Welcome! Our apologies for not noticing this earlier.

First, yes, this would be reasonable support for some variety of GT-ness, specifically in the verbal area. And yes, also suggestive of a possible 2e. Generally speaking, the remaining domains are average (with the exception of the WMI subtest Zoo Locations). I would probably describe the profile less as scatter than as a focal strength in verbal cognition, where there is a fair degree of consistency in the other areas.

We would need more information to more confidently interpret, but I can suggest some areas to watch. Very strong verbal cognition in combination with poor auditory processing may combine for unexpectedly slow reading development in comparison to oral language. The speech articulation concerns, taken together with not-amazing motor skills suggest that there may be value in closely monitoring fine-motor development, possibly with a speech pathologist and/or occupational therapist look-in. I list both specialists because sometimes articulation issues are a manifestation in the oral-motor domain of more generalized fine-motor delays. If she currently is being serviced in these areas, that likely continues to be very appropriate. Articulation and auditory processing are both quite important to developing sound-symbol correspondence (aka, precursors to reading).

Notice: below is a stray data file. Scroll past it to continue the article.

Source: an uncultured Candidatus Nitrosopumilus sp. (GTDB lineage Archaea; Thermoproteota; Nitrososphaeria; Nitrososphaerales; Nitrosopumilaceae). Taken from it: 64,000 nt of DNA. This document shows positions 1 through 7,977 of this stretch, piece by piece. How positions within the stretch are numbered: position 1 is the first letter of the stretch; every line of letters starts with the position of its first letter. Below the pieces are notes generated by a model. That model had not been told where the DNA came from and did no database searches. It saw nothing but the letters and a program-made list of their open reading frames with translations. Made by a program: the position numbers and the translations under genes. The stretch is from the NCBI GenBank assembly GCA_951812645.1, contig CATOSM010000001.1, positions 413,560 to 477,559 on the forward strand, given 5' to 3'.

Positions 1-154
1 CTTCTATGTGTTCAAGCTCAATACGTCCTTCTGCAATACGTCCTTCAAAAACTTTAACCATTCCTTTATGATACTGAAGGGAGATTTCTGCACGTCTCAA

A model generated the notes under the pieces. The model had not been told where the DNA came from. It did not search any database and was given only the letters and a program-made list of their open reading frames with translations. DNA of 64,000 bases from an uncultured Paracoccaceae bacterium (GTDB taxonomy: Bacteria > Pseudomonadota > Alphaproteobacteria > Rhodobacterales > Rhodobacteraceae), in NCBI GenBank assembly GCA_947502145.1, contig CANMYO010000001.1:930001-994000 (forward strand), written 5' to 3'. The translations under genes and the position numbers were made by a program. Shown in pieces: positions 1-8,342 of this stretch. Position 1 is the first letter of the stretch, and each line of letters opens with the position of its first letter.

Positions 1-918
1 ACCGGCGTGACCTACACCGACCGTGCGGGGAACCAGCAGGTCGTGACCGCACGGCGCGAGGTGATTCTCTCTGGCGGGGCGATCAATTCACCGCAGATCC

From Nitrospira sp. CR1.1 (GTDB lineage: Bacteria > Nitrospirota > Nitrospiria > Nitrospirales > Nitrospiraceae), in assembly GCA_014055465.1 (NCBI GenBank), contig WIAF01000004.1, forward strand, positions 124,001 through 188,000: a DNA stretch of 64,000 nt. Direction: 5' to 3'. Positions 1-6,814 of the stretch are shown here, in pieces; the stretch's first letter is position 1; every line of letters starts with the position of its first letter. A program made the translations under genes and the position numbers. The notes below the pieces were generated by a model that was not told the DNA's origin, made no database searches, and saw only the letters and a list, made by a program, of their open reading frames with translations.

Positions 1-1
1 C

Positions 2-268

And do remember that often very bright children find their own ways to compensate, and don't necessarily end up presenting with academic difficulties. Unless you already have achievement/developmental concerns, these are areas to watch only, at the moment.

I also wouldn't be shocked if her perfectionistic/quick-to-upset/etc qualities are related at least in part to the wide divergence between her strongest strengths and her weakest weaknesses, which can lead to extra frustration with oneself not meeting one's own expectations. Plus the fact that she probably often is guessing at some of what is happening in her auditory environment, which is a pretty stressful way to live, even for an adult, let alone a very small child.

Edited by aeh (09/25/19 11:13 AM)
Edit Reason: autocorrect
...pronounced like the long vowel and first letter of the alphabet...